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1 Burnside Children's Young Adult- General

This title in other editions



Awaken Cover

ISBN13: 9780547721989
ISBN10: 0547721986
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May 7, 2060

My mom gave me an old leather-bound journal for my seventeenth

birthday. At first the blank pages surprised me, as if the story inside

was lost or had slipped out. She explained sometimes the story is

supposed to be missing because its still waiting to be written. Leave

it to my mom to give me something from the past to use in the


 They dont make paper books anymore—its illegal to chop down

real trees. They still grow in some parts of the world, but Ive never

seen one. Most cities have switched to synthetic trees, and people

prefer them to the living ones. Synthetic trees come shipped to your

house in any size you want, so you dont have to wait fifteen years for

them to grow. Now you shop online and choose your desired size and

height, and in days you have a full-grown tree in your yard, cemented

into the ground and supported with steel beams anchored

into the base. Instant. Simple. No fuss.

 Synthetic trees never die. They dont wither in the fall. You dont

have a mess of leaves and needles to sweep up. Theyre fireproof. They

dont cause allergies. And theyre always perfectly green (constantlygreen

.com has the best synthetic tree selection, according to my mom). The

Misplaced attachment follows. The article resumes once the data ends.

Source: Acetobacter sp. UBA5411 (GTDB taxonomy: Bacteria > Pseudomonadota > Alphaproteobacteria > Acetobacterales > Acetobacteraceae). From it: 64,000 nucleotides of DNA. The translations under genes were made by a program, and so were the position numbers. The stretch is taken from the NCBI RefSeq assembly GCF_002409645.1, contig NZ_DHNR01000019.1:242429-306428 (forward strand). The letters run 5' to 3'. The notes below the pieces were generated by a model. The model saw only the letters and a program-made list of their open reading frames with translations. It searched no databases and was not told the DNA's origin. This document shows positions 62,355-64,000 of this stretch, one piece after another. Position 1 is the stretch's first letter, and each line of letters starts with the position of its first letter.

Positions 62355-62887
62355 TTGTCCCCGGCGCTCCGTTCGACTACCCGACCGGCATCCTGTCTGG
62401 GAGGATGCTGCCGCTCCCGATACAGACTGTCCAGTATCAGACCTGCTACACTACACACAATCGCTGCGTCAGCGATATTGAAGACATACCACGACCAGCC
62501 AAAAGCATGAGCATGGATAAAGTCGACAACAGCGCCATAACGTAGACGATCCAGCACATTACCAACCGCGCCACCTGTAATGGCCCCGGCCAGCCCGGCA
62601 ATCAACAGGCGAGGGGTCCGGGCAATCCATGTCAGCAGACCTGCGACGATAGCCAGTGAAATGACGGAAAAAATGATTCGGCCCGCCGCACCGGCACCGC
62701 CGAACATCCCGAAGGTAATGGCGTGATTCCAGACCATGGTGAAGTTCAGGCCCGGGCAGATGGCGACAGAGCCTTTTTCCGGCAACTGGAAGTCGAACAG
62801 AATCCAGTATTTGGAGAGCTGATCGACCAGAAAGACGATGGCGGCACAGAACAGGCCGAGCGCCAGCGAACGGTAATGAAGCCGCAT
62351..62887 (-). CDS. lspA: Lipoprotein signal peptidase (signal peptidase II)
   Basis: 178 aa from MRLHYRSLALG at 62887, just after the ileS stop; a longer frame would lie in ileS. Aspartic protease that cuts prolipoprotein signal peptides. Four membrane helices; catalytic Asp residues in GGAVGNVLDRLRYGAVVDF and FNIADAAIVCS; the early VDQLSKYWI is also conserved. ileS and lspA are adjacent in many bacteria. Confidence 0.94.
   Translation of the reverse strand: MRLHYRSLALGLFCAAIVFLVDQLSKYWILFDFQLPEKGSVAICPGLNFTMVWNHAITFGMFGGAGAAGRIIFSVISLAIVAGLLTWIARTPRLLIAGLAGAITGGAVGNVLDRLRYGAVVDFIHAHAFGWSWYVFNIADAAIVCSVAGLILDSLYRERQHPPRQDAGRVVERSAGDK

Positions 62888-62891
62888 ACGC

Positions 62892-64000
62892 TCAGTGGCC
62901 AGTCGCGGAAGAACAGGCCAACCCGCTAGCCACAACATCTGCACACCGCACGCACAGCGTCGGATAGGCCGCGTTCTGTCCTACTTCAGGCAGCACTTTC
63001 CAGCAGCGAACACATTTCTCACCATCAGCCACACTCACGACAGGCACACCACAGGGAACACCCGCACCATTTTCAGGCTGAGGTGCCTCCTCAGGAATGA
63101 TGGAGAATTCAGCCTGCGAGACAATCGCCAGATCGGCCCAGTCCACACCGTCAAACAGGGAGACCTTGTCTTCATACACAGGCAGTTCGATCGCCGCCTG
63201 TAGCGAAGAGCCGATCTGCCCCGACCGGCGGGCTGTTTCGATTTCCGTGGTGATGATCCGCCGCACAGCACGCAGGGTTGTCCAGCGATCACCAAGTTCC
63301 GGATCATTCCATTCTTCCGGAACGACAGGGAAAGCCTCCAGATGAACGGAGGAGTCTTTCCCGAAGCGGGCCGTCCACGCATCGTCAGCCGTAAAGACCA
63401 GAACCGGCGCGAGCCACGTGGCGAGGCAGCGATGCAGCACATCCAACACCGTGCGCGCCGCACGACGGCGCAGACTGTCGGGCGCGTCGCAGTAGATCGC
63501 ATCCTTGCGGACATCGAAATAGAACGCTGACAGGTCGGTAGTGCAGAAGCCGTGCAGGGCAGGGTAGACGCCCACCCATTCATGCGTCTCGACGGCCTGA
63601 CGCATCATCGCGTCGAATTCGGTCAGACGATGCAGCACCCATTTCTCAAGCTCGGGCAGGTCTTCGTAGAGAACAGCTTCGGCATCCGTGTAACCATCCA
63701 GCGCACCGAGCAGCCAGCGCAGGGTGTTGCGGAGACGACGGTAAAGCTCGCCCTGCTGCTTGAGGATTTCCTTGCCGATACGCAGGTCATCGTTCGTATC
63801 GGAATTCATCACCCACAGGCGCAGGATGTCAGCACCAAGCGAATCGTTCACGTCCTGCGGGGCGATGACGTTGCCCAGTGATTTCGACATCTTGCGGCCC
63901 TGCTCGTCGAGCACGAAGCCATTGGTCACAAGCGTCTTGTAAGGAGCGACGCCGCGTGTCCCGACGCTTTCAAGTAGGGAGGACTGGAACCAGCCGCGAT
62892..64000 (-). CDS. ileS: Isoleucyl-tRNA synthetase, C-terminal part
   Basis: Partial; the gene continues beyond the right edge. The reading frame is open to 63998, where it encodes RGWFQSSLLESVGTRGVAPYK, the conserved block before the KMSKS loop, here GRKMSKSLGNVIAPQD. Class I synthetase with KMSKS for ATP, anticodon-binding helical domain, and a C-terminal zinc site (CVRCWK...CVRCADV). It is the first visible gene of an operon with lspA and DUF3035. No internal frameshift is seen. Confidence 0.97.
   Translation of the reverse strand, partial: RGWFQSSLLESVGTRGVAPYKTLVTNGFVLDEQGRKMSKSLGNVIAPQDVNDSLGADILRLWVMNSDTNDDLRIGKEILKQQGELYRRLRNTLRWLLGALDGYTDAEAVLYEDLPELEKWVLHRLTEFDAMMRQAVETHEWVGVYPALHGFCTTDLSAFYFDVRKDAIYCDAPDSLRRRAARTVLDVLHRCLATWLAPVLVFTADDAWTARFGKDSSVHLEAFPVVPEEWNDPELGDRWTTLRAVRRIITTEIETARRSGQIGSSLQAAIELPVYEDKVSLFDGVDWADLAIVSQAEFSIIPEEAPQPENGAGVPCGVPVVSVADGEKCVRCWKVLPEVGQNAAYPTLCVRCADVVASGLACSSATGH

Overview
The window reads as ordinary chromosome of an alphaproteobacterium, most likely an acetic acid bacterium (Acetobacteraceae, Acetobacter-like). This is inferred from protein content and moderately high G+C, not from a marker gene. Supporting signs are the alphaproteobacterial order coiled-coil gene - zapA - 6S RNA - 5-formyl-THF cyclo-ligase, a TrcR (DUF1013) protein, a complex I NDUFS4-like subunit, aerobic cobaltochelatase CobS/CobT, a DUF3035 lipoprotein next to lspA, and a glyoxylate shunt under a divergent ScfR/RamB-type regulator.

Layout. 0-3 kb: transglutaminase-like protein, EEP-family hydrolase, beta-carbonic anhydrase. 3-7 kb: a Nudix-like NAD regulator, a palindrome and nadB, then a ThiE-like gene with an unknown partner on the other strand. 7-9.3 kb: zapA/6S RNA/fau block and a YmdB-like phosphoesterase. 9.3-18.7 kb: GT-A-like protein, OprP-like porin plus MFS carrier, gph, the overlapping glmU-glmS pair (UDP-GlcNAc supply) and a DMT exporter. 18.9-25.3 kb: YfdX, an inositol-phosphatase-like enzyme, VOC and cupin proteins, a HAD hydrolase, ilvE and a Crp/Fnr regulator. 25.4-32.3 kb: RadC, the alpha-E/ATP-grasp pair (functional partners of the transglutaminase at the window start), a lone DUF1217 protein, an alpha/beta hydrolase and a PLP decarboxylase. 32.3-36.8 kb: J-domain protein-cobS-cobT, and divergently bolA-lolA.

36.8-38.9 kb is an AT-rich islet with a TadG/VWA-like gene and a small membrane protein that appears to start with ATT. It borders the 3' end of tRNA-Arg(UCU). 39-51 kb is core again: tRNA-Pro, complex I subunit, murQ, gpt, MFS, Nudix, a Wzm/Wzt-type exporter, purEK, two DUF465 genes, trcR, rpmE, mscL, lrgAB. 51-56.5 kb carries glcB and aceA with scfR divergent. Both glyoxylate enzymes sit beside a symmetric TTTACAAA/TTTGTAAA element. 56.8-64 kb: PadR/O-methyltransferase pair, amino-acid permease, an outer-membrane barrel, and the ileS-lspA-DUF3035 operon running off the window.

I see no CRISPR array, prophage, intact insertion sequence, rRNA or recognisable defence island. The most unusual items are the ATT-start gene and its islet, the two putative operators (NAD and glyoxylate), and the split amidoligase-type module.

leaves can fade a little from the sun, but you just spray-paint them

green again. During Halloween, people spray-paint the leaves on

their trees yellow, orange, and red. Its the colors leaves used to turn

before they fell to the ground. My mom said she can remember seeing

the fall colors when she was young. She said it was the most beautiful

time of the year. Its hard to imagine anything becoming beautiful

as it dies. Then again, its hard to imagine much that Mom 

insists used to “be.”

 When trees were dying offin fires and overharvested, books were

the first to go. These days books are downloaded digitally and you

can order any book you want to be uploaded into your Bookbag in

seconds, which I convert onto my Zipfeed. It reads the words out

loud to me on my computer. Simple. Convenient. I know how to

read, of course. We learn it in Digital School 2. I still read my chat

messages on my phone. But it was proven that audio learning is a

faster way to retain information, according to some Ph.D. researchers

who studied rats in a cage. By observing rats they figured out the

best way for humans to learn. Some politician thought this theory

sounded glamorous, so they changed a law that changed the world.

Thats why I listen to almost all of my books.

 I didnt escape the chore of using my eyes to read. Mom still

enforces it. She saved all her old novels and stores them in these

wooden cabinets with glass doors called bookshelves. Every year she

hands down a few of her favorites to me. I have a collection slowly

building in my bedroom. I have to admit, I like the look of them. I

also like to escape inside their world, tucked behind their colorful

spines. It forces me to fully invest my mind into what Im doing, not

just my ears or my eyes. I think barricading them behind glass is a